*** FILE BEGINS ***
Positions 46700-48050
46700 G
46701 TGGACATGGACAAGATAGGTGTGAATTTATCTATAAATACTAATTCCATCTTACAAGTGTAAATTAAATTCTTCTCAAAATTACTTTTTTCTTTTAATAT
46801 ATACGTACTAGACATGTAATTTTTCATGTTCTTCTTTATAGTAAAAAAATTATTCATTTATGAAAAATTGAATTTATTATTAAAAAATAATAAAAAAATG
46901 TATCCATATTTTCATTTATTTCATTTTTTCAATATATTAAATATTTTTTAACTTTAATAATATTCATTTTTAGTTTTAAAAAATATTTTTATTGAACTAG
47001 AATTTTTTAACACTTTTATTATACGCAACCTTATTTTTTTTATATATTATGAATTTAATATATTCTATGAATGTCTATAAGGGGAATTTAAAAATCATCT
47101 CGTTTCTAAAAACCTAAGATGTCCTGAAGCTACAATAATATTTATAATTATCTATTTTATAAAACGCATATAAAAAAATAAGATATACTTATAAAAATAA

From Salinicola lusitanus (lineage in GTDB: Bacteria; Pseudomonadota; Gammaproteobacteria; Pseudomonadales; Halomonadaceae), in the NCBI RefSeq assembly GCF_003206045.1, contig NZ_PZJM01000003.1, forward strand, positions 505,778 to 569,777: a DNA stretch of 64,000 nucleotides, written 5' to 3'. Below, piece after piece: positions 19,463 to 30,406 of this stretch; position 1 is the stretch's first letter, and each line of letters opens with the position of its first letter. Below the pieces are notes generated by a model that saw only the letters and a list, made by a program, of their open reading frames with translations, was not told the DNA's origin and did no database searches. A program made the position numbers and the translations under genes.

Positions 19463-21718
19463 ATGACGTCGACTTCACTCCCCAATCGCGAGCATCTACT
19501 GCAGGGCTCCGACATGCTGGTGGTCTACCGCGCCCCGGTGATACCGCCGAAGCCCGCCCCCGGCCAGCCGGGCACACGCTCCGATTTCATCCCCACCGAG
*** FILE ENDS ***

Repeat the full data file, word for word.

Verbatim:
Positions 46700-48050
46700 G
46701 TGGACATGGACAAGATAGGTGTGAATTTATCTATAAATACTAATTCCATCTTACAAGTGTAAATTAAATTCTTCTCAAAATTACTTTTTTCTTTTAATAT
46801 ATACGTACTAGACATGTAATTTTTCATGTTCTTCTTTATAGTAAAAAAATTATTCATTTATGAAAAATTGAATTTATTATTAAAAAATAATAAAAAAATG
46901 TATCCATATTTTCATTTATTTCATTTTTTCAATATATTAAATATTTTTTAACTTTAATAATATTCATTTTTAGTTTTAAAAAATATTTTTATTGAACTAG
47001 AATTTTTTAACACTTTTATTATACGCAACCTTATTTTTTTTATATATTATGAATTTAATATATTCTATGAATGTCTATAAGGGGAATTTAAAAATCATCT
47101 CGTTTCTAAAAACCTAAGATGTCCTGAAGCTACAATAATATTTATAATTATCTATTTTATAAAACGCATATAAAAAAATAAGATATACTTATAAAAATAA

From Salinicola lusitanus (lineage in GTDB: Bacteria; Pseudomonadota; Gammaproteobacteria; Pseudomonadales; Halomonadaceae), in the NCBI RefSeq assembly GCF_003206045.1, contig NZ_PZJM01000003.1, forward strand, positions 505,778 to 569,777: a DNA stretch of 64,000 nucleotides, written 5' to 3'. Below, piece after piece: positions 19,463 to 30,406 of this stretch; position 1 is the stretch's first letter, and each line of letters opens with the position of its first letter. Below the pieces are notes generated by a model that saw only the letters and a list, made by a program, of their open reading frames with translations, was not told the DNA's origin and did no database searches. A program made the position numbers and the translations under genes.

Positions 19463-21718
19463 ATGACGTCGACTTCACTCCCCAATCGCGAGCATCTACT
19501 GCAGGGCTCCGACATGCTGGTGGTCTACCGCGCCCCGGTGATACCGCCGAAGCCCGCCCCCGGCCAGCCGGGCACACGCTCCGATTTCATCCCCACCGAG